4. RAM: In the midst of a massive DRAM shortage, it's not surprising that RAM was simply a terrible buy during Black Friday. Going into the biggest shopping week of the year, RAM was selling for well over twice what it went for the year before. Of all the RAM we track, just a single kit went on sale, Corsair's top-selling 2x8GB Vengeance LPX DDR4-3000 Black kit, which dropped to $160 from $195. We assume Corsair was simply used it as a loss leader to attract attention to its brand. For the record, this very kit sold for $70 in mid-2016, bringing into stark relief just how bad the RAM crisis has become.

5. Solid-State Drives: As noted, Samsung promoted its top-selling 850 Evo line, although the $10-$20 discounts it offered still didn't bring these drives anywhere close the prices they were selling for a year ago. Notably, Samsung didn't touch its 960 Evo and 960 Pro, which have been selling for around the same prices since their introduction a year ago. Crucial and Western Digital knocked a few bucks off their 850 Evo competitors, the BX300 and Blue 3D, respectively. As it always does, Crucial mysteriously saved its discounts until Cyber Monday, after the bulk of shopping has already been done. Its BX300 240GB dropped from $90 to $70, making it the only exceptional SSD deal of the year. Even so, this was about $10 more than 240GB drives were selling for a year ago, although the BX300 is admittedly a bit faster than those drives were.


6. Cases: Most cases were not on sale, but Corsair runs company-wide promotions, so its cases were typically discounted between $5 and $45, with the top-selling Crystal 570X dropping from $180 to $140. While we don't think much of this particular case (it's much more show than substance), there's no denying that it's one of the top-selling cases on the market and likely the most talked-about case of the year. Thermaltake also got in on the discount action, with a few very large discounts on popular cases like the View 31 RGB, which went on "Lighting Sale" at Amazon for $90 (down from $116) at one point during Black Friday.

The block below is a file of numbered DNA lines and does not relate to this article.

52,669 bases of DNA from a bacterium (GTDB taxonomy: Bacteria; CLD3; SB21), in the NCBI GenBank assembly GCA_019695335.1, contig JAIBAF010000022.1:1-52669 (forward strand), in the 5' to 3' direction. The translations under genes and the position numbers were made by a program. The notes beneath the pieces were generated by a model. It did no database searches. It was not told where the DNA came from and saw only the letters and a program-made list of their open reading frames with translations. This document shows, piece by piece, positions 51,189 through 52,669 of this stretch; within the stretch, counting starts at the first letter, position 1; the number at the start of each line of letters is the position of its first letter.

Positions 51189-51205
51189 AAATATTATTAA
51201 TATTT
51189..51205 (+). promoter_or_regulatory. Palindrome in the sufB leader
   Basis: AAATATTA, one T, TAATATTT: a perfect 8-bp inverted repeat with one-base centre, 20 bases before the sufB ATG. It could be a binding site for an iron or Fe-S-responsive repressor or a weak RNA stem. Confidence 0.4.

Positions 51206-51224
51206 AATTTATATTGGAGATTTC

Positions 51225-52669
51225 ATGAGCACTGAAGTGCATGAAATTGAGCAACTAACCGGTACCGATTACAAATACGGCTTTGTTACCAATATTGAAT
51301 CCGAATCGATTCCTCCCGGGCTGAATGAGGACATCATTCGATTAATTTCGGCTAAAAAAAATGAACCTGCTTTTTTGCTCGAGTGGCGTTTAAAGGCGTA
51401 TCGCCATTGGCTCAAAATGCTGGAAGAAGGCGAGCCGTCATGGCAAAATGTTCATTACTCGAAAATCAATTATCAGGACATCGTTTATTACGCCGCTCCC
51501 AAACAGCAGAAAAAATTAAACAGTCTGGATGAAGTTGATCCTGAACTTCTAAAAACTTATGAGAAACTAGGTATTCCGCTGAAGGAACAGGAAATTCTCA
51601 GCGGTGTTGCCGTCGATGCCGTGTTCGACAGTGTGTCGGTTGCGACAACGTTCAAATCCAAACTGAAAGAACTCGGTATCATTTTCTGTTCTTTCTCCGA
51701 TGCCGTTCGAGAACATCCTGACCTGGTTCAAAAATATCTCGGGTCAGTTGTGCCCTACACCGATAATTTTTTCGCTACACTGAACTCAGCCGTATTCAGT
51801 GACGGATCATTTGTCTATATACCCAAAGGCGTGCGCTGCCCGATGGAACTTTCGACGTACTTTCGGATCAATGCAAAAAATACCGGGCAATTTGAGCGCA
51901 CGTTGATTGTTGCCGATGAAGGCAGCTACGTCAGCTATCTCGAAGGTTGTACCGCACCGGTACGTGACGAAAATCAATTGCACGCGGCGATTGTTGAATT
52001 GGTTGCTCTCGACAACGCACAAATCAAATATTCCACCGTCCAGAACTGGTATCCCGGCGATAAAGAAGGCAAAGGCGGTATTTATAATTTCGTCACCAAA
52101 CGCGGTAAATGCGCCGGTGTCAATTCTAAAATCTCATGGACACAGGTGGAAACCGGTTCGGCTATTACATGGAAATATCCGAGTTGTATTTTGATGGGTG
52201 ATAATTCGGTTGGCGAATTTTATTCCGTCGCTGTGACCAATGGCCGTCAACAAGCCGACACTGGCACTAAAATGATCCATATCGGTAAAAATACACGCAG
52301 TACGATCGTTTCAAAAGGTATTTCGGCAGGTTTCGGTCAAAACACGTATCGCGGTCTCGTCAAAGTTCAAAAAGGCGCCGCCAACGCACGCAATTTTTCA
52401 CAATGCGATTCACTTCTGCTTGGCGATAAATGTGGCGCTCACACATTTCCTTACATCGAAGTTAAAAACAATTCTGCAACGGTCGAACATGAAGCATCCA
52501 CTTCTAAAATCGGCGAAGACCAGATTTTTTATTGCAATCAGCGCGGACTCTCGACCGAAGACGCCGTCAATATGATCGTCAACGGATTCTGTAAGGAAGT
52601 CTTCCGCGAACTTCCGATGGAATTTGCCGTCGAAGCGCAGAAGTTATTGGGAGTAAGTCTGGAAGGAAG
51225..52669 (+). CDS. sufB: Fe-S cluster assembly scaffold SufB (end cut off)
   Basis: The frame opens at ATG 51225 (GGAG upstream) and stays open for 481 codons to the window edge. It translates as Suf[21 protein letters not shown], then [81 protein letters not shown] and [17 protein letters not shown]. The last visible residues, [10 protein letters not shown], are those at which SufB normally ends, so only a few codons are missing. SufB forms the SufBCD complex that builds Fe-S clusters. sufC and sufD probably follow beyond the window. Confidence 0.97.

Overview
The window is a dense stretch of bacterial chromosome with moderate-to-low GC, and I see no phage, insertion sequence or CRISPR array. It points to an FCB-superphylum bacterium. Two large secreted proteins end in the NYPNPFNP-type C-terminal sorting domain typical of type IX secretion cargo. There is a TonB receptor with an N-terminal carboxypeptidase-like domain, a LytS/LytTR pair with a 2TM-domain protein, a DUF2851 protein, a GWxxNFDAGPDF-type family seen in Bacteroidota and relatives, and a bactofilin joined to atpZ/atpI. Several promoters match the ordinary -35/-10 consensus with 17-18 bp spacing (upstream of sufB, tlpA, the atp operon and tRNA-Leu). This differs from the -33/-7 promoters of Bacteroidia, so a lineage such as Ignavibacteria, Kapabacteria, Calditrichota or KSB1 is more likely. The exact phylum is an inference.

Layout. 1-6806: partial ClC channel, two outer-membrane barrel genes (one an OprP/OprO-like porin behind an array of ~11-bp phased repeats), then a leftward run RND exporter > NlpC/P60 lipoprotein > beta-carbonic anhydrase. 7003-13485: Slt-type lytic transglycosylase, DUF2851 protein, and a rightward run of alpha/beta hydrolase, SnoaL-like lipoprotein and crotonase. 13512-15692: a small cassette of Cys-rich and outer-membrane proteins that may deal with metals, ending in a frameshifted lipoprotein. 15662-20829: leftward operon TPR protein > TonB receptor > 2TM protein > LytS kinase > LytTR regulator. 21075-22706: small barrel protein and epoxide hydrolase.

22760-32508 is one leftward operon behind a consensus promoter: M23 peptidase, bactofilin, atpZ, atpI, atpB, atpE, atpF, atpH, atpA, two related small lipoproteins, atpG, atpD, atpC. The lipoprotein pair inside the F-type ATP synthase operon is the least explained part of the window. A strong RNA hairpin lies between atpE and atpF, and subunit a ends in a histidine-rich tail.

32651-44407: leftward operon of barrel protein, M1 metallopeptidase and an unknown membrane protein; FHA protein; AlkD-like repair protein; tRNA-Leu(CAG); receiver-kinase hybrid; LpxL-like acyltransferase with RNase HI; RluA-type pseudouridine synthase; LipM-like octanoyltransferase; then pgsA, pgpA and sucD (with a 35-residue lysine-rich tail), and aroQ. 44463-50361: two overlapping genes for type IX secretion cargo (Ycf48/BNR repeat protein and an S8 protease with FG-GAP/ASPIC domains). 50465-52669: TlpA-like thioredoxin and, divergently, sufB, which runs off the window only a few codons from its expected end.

7. Power Supplies: EVGA, which has become the market leader thanks to its aggressive pricing, dropped prices on a few of its popular models,  including its budget-friendly 450 BT, which dropped from $40 to an eye-catching $18, as well as the older G2 series, which saw prices drop by as much as $40. Corsair was also very aggressive with its discounts, as it tries to claw back its #1 position from EVGA, and a resurgent Seasonic got in on the action with its popular new FX line of top-rated PSUs, with the 550W and 750W models discounted by $5 and $15 respectively before selling out.

8. Peripherals: this is an area where margins are probably pretty high, so there's a lot of room to cut prices. Logitech led the pack, as it does every year, with up to 50% discounts on some of its excellent mice, keyboard, and headset offerings. Of particular note, its G613 Wireless Mechanical Keyboard, which only hit the market in October 2017 (and which we reviewed here) dropped from $150 to $70. Logitech is dead serious here, folks... if you want its gear and it's anywhere near Black Friday, it pays to wait!


Overall, we can definitely say with authority that Black Friday is not dead, but that tech shoppers should be focusing on high-visibility items like TVs or high-margin items like drones and PC peripherals, as this is where it makes sense for manufacturers to actually provide significant discounts. On low-margin PC components, well, the age of big discounts is likely over. With most products not discounted at all, it's really not worth it for PC builders to wait until Black Friday to purchase their new systems. The items that are most likely to be discounted are those that make for good upgrades, like SSDs and power supplies. It used to be that video cards and RAM would also be discounted, but broader market forces (read mining and product shortages) are having an overriding effect on prices. AMD did do enthusiasts a solid with its CPU discounts, but based on our proprietary data, we know that shoppers just weren't buying them.

Notably, just a few weeks after Black Friday, Canadian-based PC component retailer NCIX filed for bankruptcy, and we believe this is going to be an ongoing trend as Amazon comes to dominate a shrinking market. We wonder how long US-based Fry's and MicroCenter will stick around, and as for Newegg (which was sold to a Chinese conglomerate in September 2016)... well, our advice is that if you have Newegg gift cards sitting around, cash them in soon!